The Central Bank of Ireland published Version 2.7 of the notes on compilation of AnaCredit Data Returns. The earlier version of the notes has been updated to include reporting guidance for international organizations. These notes on compilation set out the statistical reporting requirements for credit institutions in Ireland in relation to the AnaCredit Data Returns.
The Central Bank of Ireland AnaCredit Returns include the ACPRD for monthly/quarterly reporting by all credit institutions; the ACR1B for monthly reporting by all credit institutions, except credit unions; ACR2B for quarterly reporting by all credit institutions, except credit unions; and ACR1CU for quarterly reporting by credit unions only. These notes draw heavily on the ECB AnaCredit Manual, with the necessary amendments to accommodate Ireland-specific issues and national discretions. The returns satisfy reporting requirements for credit institutions, as laid down in the regulation on the collection of granular credit and credit risk data. The notes should be read along with the relevant AnaCredit regulation, templates, and manual.
Keywords: Europe, Ireland, Banking, AnaCredit, Reporting, International Organizations, Central Bank of Ireland
Previous ArticleIAIS Cautions Against Requiring Insurers to Cover COVID-19 Losses
The Prudential Regulation Authority (PRA) published the final policy statement PS21/21 on the leverage ratio framework in the UK. PS21/21, which sets out the final policy of both the Financial Policy Committee (FPC) and PRA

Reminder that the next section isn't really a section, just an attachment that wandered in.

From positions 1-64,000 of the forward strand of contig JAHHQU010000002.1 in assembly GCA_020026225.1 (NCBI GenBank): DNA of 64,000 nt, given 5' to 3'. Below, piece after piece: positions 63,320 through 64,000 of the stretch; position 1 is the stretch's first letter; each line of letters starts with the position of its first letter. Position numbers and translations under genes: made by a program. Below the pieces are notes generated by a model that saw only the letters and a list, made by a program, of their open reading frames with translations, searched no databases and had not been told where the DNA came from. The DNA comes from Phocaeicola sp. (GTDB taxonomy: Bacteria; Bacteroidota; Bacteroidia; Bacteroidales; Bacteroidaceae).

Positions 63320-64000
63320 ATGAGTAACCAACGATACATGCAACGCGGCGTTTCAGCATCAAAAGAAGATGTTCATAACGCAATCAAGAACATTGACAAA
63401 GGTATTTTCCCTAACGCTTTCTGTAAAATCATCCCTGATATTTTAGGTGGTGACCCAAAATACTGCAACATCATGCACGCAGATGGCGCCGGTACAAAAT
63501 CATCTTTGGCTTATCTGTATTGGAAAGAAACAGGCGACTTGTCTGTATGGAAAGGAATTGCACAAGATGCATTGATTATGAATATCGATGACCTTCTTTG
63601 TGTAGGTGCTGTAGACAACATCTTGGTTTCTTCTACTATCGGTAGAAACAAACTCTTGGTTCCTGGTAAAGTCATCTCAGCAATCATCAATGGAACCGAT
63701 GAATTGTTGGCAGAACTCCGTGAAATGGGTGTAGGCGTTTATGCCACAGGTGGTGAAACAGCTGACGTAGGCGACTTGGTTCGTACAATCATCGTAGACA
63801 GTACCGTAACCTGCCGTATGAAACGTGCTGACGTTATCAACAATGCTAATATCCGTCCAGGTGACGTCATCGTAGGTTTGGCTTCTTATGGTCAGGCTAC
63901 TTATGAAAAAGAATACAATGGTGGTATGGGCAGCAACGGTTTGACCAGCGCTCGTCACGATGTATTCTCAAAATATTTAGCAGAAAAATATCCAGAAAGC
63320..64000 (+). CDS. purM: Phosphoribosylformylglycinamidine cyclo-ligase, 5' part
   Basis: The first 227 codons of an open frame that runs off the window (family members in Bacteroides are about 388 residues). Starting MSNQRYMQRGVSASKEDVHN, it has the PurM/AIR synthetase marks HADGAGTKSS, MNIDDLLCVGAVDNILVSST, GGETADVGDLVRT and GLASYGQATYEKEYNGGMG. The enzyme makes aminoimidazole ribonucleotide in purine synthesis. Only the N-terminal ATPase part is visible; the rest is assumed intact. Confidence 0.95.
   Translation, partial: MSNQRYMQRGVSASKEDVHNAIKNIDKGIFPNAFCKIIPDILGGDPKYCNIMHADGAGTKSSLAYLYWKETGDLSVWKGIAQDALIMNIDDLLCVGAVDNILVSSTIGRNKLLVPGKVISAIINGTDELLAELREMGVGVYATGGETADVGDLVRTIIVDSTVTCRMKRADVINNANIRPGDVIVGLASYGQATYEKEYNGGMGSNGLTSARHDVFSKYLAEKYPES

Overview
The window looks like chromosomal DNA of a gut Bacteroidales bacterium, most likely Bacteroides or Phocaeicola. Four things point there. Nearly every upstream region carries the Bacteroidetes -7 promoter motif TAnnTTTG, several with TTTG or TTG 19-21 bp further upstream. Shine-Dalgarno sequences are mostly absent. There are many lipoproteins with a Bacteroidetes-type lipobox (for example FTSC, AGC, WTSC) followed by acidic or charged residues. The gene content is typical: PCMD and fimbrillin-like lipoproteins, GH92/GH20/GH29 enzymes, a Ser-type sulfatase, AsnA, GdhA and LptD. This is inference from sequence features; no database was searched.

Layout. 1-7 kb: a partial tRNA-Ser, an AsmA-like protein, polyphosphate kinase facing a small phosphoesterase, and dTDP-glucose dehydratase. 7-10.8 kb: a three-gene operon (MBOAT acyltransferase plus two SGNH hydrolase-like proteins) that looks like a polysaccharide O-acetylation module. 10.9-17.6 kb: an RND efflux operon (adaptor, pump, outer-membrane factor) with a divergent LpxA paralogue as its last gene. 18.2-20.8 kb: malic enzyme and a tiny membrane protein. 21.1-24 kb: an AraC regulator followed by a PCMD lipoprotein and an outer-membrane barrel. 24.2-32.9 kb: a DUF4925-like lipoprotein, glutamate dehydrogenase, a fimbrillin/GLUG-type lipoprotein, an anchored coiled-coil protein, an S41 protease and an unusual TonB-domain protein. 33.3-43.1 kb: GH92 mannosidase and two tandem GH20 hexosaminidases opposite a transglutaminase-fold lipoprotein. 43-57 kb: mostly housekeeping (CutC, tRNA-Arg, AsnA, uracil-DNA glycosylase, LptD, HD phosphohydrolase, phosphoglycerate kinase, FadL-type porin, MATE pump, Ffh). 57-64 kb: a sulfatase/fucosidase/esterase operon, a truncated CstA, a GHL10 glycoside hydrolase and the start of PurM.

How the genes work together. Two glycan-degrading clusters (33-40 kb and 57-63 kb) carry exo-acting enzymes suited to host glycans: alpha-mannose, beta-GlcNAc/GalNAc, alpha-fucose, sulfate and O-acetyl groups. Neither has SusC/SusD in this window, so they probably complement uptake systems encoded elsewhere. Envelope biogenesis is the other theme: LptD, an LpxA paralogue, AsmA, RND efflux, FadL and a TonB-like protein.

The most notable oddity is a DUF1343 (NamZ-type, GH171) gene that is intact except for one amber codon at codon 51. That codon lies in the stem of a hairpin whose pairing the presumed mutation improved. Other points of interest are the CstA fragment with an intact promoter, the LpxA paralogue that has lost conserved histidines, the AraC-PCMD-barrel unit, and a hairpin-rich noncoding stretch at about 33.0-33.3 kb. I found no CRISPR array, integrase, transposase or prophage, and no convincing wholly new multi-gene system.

The Consumer Financial Protection Bureau (CFPB) proposed to amend Regulation B to implement changes to the Equal Credit Opportunity Act (ECOA) under Section 1071 of the Dodd-Frank Act.
The Prudential Regulation Authority (PRA) decided to maintain, at the 2019 levels, the buffer rates for the Other Systemically Important Institutions (O-SII) for another year, with no new rates to be set until December 2023.
The Financial Stability Board (FSB) published a progress report on implementation of its high-level recommendations for the regulation, supervision, and oversight of global stablecoin arrangements.
In a letter to the authorized deposit taking institutions, the Australian Prudential Regulation Authority (APRA) announced an increase in the minimum interest rate buffer it expects banks to use when assessing the serviceability of home loan applications.
The Committee on Payments and Market Infrastructures (CPMI) and the International Organization of Securities Commissions (IOSCO) are consulting on the preliminary guidance that clarifies that stablecoin arrangements should observe international standards for payment, clearing, and settlement systems.
The European Banking Authority (EBA) and the European Insurance and Occupational Pensions Authority (EIOPA) have set out their respective work priorities for 2022.
The Malta Financial Services Authority (MFSA) updated the guidelines on supervisory reporting requirements under the reporting framework 3.0, in addition to the reporting module on leverage under the common reporting (COREP) framework.
The European Commission (EC) published the Implementing Decision 2021/1753 on the equivalence of supervisory and regulatory requirements of certain third countries and territories for the purposes of the treatment of exposures, in accordance with the Capital Requirements Regulation or CRR (575/2013).
EC published the Implementing Regulation 2021/1751, which lays down implementing technical standards on uniform formats and templates for notification of determination of the impracticability of including contractual recognition of write-down and conversion powers.